Comment by Mayengo Tom Kizito on July 24, 2012 at 11:35am

Thank you John for the comments.

Question i) Up to now it is still hard to ascertain a correct answer to this question unless we talk to an ISP but from an experienced point of view, bundling is done for pricing models, and means of rationing for a scarce resource. It is actually not stressed when marketing. To some extend the bundling restrictions are printed in superscripts as a comment when ISPs are selling the so called 'Unlimited Internet', which actually never exists.

Question ii) It is actually the matter of free market economy but before you buy, the information is available for you to decide and according to the available information, you are expected to have noticed that you are buying bundled Internet which breaches no law. It is in rare cases when you will find a customer complaining of having been sold a service with out warning that it was bundled and in such cases, the ISPs have taken responsibility and worked things out with the customer.

Question iii) I hope we all understand the difference you bring forward with the words, bandwidth and data bundle. Otherwise, In developing countries, Uganda in particular, most bandwidth is shared and what you sign for is the maximum bandwidth with (again) a small comment at the end of the document which says that this Internet is shared and the bandwidth (speeds) might be determined by how many people are using the service and what they are using it for. Usually customers never see or read these small comments. However, bundling and bandwidth are not usually related. At the end of your data bundle, you are not able to use the service even if the timely subscription is still active. We don't need to forget that when buying internet you pay for time subscription and a specific data bundle. What runs out first, limits you from enjoying the service.

How the data bundles are consumed or exhausted depends on what you do with the Internet. If you are going to do youtube, high graphical sites and uploading of content like websites, you are most likely going to finish your data bundles before the time subscription is out.

We also need to note that there are some people who can subscribe for corporate Internet, like the one for offices, and large corporations but it is too expensive. Usually this Internet is not limited to bundles but it is also restricted to 'Fair user Policy'. It is this type of people who never even know about the word 'data bundling'. These are the minority and people who we don't even need to mention when talking about Internet penetration.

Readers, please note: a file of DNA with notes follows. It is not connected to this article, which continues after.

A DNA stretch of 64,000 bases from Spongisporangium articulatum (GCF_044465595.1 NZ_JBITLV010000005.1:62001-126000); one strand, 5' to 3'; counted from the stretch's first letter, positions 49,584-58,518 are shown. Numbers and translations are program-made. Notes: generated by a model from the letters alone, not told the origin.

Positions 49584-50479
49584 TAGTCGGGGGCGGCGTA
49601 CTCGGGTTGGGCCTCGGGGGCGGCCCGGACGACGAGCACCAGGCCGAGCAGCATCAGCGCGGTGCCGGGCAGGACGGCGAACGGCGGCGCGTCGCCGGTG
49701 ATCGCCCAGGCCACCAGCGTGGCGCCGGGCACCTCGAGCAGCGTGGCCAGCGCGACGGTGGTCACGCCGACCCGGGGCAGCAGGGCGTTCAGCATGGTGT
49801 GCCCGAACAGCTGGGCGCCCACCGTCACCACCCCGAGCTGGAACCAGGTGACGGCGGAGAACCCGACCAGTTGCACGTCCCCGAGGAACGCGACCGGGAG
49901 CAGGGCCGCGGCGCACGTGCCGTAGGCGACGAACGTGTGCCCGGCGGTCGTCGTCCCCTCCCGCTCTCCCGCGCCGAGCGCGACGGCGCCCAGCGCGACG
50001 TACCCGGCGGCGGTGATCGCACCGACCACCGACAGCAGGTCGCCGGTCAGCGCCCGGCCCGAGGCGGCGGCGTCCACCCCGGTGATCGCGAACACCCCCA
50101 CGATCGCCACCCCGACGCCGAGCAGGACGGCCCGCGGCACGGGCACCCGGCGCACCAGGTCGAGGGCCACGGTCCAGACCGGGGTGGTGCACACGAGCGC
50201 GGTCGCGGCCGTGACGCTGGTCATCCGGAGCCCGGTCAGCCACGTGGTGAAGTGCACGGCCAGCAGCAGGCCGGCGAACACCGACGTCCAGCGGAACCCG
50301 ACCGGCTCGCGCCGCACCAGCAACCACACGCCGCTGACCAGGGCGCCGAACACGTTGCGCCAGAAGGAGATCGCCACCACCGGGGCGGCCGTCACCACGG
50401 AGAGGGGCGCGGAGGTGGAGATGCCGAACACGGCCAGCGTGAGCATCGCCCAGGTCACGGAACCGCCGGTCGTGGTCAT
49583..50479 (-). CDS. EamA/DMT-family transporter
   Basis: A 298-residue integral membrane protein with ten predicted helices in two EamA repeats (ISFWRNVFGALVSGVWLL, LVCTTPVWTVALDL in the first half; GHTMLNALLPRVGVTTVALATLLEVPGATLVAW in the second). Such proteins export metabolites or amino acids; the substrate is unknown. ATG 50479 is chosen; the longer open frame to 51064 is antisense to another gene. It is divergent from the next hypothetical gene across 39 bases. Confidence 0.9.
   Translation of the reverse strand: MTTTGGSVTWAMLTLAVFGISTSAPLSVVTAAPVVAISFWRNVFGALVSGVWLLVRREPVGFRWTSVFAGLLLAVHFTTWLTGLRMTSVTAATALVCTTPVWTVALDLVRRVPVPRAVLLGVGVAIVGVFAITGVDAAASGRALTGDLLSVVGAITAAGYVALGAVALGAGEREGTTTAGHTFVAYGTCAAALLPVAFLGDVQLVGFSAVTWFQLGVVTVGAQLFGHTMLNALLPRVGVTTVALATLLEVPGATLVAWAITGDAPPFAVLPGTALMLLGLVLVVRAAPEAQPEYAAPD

The majority of people are buying Internet on USB modems and phones which is very much data bundled. The number of people buying this Internet is increasing because of the different data plans available for different income and user groups.

Comment by John Bosco Kintu KAVUMA on July 23, 2012 at 11:20am
Dear Tom,

You poised an important question. Before, I attampt to respond just wanted to be clear on a few issues (i) Is internet bundling done as a pricing model, a marketing strategy or simply means to ration a scarse resource? (ii) Aren't there 'rights issues' in unbundling - if I pay for a service why should I get less than what i subscribe for? (iii) Does budling extend to a situation where subsribers are recieving less internet bandwidth than what they actually pay for or it is only restricted at the point of use where one is using the internet and is limited to the size of content to upload or perhaps download. If it happens at point of uploading content - it is a pretty idea as it will influence innovations such as use of hyperlinks and open government data (OGD). It is quite unfornute that everytime a person wants to upload content thinks of making an attachement - if it were able to mainain common folders then it would be easily and cheaper to hyperlink to the folders other than making attachment that exhaust space. Otherwise, getting less than what is paid for in the name of bundling is thurgery unless there is a deliberate consent by the user/subscriber in a way of donating to those who would go with no service. Members what do you think?

Members

Groups

Follow us

Website and downloads

Visit Diplo's IG website, www.diplomacy.edu/ig for info on programmes, events, and resources.

The full text of the book An Introduction to Internet Governance (6th edition) is available here. The translated versions in Serbian/BCS, French, Spanish, Arabic, Russian, Chinese, and Portuguese are also available for download.

Interviews


Karlene Francis (Jamaica)
Ivar Hartmann
(Brazil)
Elona Taka (Albania)
Fahd Batayneh (Jordan)
Edward Muthiga (Kenya)
Nnenna Nwakanma (Côte d'Ivoire)
Xu Jing (China)
Gao Mosweu (Botswana)
Jamil Goheer (Pakistan)
Virginia (Ginger) Paque (Venezuela)
Tim Davies (UK)
Charity Gamboa-Embley (Philippines)
Rafik Dammak (Tunisia)
Jean-Yves Gatete (Burundi)
Guilherme Almeida (Brazil)
Magaly Pazello (Brazil)
Sergio Alves Júnior (Brazil)
Adela Danciu (Romania)
Simona Popa (Romania)
Marina Sokolova (Belarus)
Andreana Stankova (Bulgaria)
Vedran Djordjevic (Canada)
Maria Morozova (Ukraine)
David Kavanagh (Ireland)
Nino Gobronidze (Georgia)
Sorina Teleanu (Romania)
Cosmin Neagu (Romania)
Maja Rakovic (Serbia)
Elma Demir (Bosnia and Herzegovina)
Tatiana Chirev (Moldova)
Maja Lubarda (Slovenia)
Babatope Soremi (Nigeria)
Marilia Maciel (Brazil)
Raquel Gatto (Brazil)
Andrés Piazza (Argentina)
Nevena Ruzic (Serbia)
Deirdre Williams (St. Lucia)
Maureen Hilyard (Cook Islands)
Monica Abalo (Argentina)
Emmanuel Edet (Nigeria)
Mwende Njiraini (Kenya)
Marsha Guthrie (Jamaica)
Kassim M. AL-Hassani (Iraq)
Marília Maciel (Brazil)
Alfonso Avila (Mexico)
Pascal Bekono (Cameroon)

© 2019   Created by Community Owner.   Powered by

Badges  |  Report an Issue  |  Terms of Service